The government imposing a legal direction on schools to ensure access to remote education will force already overworked school leaders out of the profession, a union conference has heard.
Headteacher Anne Swift told the NEU teaching union conference that the Department for Education's move to create a legal expectation of education outside of school during the Covid-19 pandemic had already led to heads considering early retirement.
The former union president and North Yorkshire head warned that school leaders currently only have time to cope with managing Covid issues and keeping people safe.
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Ms Swift said: "On Thursday the secretary of state saw fit to pile on even more pressure by insisting that all children should receive a good quality education both in school and remotely. This is a fine aspiration but it ignores the reality of the situation and does nothing to support our schools and colleges.
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"Our leaders know full well that there is very little capacity in the system to provide education both in school and remotely for children at home at the same time.
"We have staff self-isolating, looking after their own children who have been sent home to self-isolate; the numbers that are ill themselves or medically at risk and therefore not in school is growing.
"Headteachers have told me that in some cases they are dealing only with Covid-related issues and ensuring that everyone is safe. That leaves them very little time to consider other aspects of their role, leading to much-increased workload.
"In North Yorkshire this week we were asked by the local authority if we were going to take action or had views on the requirement to provide high-quality remote education.
"The local authority officer reported that heads were thinking of taking early retirement as this was just too much on top of all the other issues they were facing."
Her comments follow the government's decision to use temporary continuity direction powers to place an obligation on schools to provide immediate access to remote education for pupils if they are absent because of Covid-19 from 22 October.
In an NEU survey published today, just 2 per cent of teachers and leaders said they thought that all the pupils in their school were in a position to learn remotely.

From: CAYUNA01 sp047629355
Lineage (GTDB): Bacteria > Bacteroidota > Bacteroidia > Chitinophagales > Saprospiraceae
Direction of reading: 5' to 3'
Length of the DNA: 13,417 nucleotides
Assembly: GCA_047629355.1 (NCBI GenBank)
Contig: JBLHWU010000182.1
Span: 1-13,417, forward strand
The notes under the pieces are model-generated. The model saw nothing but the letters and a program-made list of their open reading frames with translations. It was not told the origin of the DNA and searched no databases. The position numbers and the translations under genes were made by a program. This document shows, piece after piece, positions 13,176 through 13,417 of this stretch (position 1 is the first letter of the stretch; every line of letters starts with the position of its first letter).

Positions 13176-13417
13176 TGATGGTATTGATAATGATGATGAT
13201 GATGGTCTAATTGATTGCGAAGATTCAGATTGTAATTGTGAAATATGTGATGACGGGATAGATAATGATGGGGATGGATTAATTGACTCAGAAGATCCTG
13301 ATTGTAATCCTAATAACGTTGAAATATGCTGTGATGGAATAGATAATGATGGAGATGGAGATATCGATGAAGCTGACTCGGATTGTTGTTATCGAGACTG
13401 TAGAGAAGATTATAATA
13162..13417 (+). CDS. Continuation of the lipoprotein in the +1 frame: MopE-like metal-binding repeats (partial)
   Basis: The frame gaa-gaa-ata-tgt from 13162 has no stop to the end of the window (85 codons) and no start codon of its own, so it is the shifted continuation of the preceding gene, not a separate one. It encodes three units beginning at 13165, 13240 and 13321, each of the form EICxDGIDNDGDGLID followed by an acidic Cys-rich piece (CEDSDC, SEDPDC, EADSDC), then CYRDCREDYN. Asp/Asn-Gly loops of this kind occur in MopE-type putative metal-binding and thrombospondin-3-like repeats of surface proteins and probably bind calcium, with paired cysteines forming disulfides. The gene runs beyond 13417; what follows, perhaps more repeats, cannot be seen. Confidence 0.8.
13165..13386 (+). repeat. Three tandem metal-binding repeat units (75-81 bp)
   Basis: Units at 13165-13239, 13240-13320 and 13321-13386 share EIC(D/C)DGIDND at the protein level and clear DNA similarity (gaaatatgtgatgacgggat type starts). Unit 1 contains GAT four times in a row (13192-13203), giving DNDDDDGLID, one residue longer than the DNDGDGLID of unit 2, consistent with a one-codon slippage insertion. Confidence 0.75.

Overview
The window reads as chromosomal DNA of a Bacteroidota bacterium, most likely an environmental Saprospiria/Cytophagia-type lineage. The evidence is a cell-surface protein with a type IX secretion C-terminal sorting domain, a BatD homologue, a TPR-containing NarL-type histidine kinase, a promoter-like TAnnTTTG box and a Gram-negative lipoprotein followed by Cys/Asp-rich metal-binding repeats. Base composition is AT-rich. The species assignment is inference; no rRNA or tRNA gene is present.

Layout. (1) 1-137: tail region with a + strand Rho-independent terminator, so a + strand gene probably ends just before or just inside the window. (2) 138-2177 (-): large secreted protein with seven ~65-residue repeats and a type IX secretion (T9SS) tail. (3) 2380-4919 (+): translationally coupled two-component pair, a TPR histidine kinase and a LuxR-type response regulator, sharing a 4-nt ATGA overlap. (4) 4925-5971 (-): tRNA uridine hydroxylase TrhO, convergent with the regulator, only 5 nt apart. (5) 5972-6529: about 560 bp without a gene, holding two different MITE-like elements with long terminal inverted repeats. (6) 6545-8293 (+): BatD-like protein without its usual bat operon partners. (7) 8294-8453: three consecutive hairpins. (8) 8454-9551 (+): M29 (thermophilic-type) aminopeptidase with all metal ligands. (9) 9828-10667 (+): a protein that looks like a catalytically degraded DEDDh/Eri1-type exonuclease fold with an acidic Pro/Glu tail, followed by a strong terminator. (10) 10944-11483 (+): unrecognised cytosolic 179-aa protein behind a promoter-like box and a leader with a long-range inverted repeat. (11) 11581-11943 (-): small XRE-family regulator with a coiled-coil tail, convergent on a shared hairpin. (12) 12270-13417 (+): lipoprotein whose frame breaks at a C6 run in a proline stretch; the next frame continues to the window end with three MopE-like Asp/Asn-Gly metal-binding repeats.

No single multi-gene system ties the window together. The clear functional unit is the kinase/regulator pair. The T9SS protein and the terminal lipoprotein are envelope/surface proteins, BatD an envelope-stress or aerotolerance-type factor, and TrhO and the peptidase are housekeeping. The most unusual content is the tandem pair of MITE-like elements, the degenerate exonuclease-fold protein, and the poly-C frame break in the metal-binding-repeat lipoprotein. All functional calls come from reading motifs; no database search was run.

Ms Swift, a former president of the NUT teaching union, which united with the ATL to become the NEU, was speaking during a motion on workload at the union's special conference today.
The motion, which was passed, called on the union to campaign to secure reviews of workload by all employers to ensure that already excessive workload does not increase.
It also called on the NEU's executive to help secure the implementation of national pay increases and pay scales in all workplaces, ensuring that all school teachers are paid at least on the new national advisory scales, and to continue to campaign against performance-related pay.
The NEU's joint general secretary, Kevin Courtney, said: “During Covid the education workforce has worked tirelessly to ensure that education continues for children and young people. Their role in maintaining education during lockdown has been noted and welcomed by parents and wider society.
“Now the government needs to recognise this as well. For too long, it has presided over funding cuts and cuts in pay, conditions and jobs for all education staff. Combined with debilitating workload, this has led, in particular, to a teacher recruitment and retention crisis in our schools.
“NEU members have agreed that the legacy of the Covid-19 crisis must be that conditions in schools and colleges become better, not worse, for all of our colleagues, from NQTs, classroom teachers, support staff and supply staff to school and college leaders.
“This conference has committed the NEU to working in every education workplace on key issues ranging from securing the implementation of national pay rises and pay scales, ending damaging performance-related pay, ending gender, race and disability discrimination at work, and securing fairer treatment for supply and support staff."